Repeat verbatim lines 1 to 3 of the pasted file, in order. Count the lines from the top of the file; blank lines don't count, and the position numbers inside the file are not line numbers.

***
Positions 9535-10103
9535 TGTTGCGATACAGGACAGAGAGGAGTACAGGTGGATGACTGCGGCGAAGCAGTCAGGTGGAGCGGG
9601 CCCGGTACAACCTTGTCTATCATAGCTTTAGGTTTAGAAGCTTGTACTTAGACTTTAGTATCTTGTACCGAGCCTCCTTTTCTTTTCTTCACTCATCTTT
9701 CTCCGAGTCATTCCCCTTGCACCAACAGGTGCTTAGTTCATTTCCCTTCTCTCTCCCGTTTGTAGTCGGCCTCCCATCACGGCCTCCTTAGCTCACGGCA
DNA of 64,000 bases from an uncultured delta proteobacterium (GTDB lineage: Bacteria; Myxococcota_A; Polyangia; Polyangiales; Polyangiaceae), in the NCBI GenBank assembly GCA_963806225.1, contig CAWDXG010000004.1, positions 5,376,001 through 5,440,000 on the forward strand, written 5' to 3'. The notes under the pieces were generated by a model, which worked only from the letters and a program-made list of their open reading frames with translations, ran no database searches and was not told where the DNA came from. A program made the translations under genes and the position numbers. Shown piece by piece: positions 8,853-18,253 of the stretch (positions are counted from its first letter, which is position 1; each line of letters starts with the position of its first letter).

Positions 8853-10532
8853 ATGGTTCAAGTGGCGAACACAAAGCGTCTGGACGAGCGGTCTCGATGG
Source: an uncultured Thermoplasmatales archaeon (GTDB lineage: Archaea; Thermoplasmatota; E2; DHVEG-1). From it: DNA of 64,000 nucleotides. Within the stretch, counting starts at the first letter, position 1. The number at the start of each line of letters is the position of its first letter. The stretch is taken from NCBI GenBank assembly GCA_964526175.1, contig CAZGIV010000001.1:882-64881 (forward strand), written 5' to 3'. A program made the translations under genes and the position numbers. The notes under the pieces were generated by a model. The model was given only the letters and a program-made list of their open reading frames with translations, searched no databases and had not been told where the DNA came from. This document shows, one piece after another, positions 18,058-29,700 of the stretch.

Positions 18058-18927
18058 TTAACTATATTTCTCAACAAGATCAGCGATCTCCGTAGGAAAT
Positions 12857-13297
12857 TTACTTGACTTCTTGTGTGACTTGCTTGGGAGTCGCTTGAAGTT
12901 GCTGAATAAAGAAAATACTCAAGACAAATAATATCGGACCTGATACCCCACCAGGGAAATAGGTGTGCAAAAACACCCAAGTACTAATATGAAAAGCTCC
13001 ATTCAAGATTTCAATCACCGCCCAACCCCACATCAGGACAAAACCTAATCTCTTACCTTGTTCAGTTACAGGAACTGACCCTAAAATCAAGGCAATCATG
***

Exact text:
Positions 9535-10103
9535 TGTTGCGATACAGGACAGAGAGGAGTACAGGTGGATGACTGCGGCGAAGCAGTCAGGTGGAGCGGG
9601 CCCGGTACAACCTTGTCTATCATAGCTTTAGGTTTAGAAGCTTGTACTTAGACTTTAGTATCTTGTACCGAGCCTCCTTTTCTTTTCTTCACTCATCTTT